Following the enforcement of the Modern Slavery Act in the U.K. in October 2015, Marubeni Europe plc, some Group companies in England, and the Marubeni Head Office, which has a certain level of control over these companies’ businesses, each issued a statement by the end of September 2016.
The U.K. Modern Slavery Act applies to companies that operate within the U.K., with annual turnover of £36 million or more worldwide. In order to confirm that there are no abuses of human rights, such as slavery or human trafficking, within the company or its supply chain, companies are required to implement measures step-by-step, and to issue a statement within the next fiscal year.
In addition to this, in the supply chain CSR surveys, Marubeni is investigating the status of supplier efforts related to risks to human rights, such as forced labor and child labor. While promoting the discovery of risks to human rights, we are also working on measures to prevent the spread and expansion of such risks.
Pacific bluefin tuna stock, playing a key role as one of the top predators in the Pacific Ocean marine ecosystem, contributes to employment and economy in Pacific coastal countries including Japan. However, it remains near the historic low and the sustainability of the stock in the future is a concern.
Responding to this situation, Marubeni Corporation announces to release a joint statement, "PACIFIC BLUEFIN TUNA CONSERVATION PLEDGE" in November 2016 with five Japanese companies involved in distribution of marine products. This pledge is published on a voluntary basis through WWF Japan’s leadership.
Marubeni have promoted the sales of MSC and other fishing industry certified products, and contributed to a sustainable fishery. Participating in this joint statement, Marubeni will work on the management of sustainable fishery resources.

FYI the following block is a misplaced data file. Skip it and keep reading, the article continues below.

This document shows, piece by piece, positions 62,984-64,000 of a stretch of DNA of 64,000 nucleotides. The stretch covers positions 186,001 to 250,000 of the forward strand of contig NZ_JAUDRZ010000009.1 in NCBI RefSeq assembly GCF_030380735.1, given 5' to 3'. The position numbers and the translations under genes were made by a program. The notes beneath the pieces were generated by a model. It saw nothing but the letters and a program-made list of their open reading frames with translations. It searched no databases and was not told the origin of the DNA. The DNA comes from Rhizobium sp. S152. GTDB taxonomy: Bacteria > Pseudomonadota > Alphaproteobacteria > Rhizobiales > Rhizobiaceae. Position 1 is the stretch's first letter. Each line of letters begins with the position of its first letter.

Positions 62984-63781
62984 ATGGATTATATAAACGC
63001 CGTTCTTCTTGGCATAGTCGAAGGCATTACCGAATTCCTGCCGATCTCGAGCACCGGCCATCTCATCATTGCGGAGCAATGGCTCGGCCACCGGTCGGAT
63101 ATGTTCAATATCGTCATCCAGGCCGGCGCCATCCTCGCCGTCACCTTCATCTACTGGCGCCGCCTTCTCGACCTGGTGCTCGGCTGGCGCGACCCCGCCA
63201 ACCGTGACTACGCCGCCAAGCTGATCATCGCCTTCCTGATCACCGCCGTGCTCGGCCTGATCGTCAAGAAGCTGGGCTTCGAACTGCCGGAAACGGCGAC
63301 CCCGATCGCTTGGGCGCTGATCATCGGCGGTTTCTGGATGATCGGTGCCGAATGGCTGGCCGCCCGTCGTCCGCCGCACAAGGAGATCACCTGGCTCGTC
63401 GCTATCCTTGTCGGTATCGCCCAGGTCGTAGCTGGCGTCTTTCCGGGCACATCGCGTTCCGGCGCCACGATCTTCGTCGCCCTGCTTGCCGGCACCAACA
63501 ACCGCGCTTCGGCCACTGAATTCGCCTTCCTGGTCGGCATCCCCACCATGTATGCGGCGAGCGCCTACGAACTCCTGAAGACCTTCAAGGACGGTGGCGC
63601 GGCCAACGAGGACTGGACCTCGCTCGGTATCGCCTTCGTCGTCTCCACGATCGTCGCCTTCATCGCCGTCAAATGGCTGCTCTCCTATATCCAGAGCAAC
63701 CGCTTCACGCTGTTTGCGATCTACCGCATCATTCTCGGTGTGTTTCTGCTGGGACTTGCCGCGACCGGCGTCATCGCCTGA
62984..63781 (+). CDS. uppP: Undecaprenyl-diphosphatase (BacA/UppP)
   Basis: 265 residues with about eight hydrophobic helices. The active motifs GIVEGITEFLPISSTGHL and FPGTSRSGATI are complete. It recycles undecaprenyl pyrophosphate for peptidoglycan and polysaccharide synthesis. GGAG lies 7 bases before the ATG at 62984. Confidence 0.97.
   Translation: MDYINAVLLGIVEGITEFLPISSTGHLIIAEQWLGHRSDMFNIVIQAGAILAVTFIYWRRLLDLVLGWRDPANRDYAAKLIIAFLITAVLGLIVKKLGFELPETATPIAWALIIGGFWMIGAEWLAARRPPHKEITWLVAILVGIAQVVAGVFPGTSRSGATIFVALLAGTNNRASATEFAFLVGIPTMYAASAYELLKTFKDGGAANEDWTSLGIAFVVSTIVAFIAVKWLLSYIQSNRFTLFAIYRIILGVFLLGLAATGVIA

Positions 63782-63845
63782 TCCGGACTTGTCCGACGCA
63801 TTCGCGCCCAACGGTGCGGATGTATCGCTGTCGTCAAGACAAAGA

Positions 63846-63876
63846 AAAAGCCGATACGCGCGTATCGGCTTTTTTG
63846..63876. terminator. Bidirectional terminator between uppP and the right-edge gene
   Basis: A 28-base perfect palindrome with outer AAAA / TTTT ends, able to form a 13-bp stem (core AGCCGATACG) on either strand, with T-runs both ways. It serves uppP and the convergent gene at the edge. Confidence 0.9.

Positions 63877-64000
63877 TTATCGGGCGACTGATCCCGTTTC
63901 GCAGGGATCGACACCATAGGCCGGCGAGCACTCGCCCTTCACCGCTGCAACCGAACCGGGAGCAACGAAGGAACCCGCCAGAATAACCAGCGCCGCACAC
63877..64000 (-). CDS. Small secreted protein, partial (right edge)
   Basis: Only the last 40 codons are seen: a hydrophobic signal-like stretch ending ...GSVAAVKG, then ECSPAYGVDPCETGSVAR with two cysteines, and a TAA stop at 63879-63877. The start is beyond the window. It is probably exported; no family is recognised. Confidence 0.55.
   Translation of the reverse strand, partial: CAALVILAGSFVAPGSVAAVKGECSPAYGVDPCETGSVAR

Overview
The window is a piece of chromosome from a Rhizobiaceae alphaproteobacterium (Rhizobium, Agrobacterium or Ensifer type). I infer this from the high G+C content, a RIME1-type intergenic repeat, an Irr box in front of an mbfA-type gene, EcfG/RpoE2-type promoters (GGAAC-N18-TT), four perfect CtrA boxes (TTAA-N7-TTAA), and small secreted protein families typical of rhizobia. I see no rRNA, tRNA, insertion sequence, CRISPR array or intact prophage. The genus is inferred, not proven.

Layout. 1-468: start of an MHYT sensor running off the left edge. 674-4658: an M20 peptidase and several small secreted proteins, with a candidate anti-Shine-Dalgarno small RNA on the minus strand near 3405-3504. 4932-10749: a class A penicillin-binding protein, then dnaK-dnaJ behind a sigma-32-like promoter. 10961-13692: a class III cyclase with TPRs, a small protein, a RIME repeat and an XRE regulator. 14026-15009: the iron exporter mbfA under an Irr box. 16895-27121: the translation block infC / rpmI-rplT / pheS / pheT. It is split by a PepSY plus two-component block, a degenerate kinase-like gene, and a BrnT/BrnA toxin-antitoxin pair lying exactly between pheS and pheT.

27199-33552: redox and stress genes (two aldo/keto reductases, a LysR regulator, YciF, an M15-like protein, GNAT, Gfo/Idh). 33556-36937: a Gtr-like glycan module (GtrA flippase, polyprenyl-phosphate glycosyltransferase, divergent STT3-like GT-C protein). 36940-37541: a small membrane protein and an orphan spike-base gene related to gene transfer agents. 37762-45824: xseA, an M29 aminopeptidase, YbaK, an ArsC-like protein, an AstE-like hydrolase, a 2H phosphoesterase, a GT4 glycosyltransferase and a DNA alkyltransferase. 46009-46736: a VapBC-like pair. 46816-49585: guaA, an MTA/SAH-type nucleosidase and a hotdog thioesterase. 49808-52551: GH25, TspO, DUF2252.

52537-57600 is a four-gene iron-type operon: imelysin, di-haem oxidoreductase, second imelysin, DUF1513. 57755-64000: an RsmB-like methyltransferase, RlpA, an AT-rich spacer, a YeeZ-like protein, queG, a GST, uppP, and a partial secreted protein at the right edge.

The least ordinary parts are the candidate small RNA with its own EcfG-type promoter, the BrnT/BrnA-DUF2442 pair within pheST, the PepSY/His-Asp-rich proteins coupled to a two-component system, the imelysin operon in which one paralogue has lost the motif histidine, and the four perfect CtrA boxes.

Click here to view the “PACIFIC BLUEFIN TUNA CONSERVATION PLEDGE” web site.
(English text after Japanese text below)
Before launching a development project or ﬁnancing or investing in a new business, Marubeni assesses the project's conformity with environmental laws and the levels of possible adverse impact on the environment in the event of an accident or some other emergency using the “Environmental Evaluation Sheet.” The complete evaluation sheet is used as part of making the ﬁnal decision on whether or not the project should be implemented.
Follow-up evaluation is also conducted for projects considered to have potential environmental risks as a result of the initial assessment. Follow-up is continued until all concerns have been dispelled. In the year ended March 31, 2016, we assessed 83 projects with environmental risks, including projects for natural resources and energy development, food production and transportation, real estate development and others.
In an effort to reduce the environmental impact of our overall business operations, Marubeni Group companies are encouraged to support and join environmental conservation activities, which are designed in line with the Marubeni Group Environmental Policy. We also monitor their ISO 14001 status, emergency response measures, and environmental management systems.
In addition, Marubeni Group companies are asked to ensure compliance with regulatory requirements and develop contingency plans for emergencies.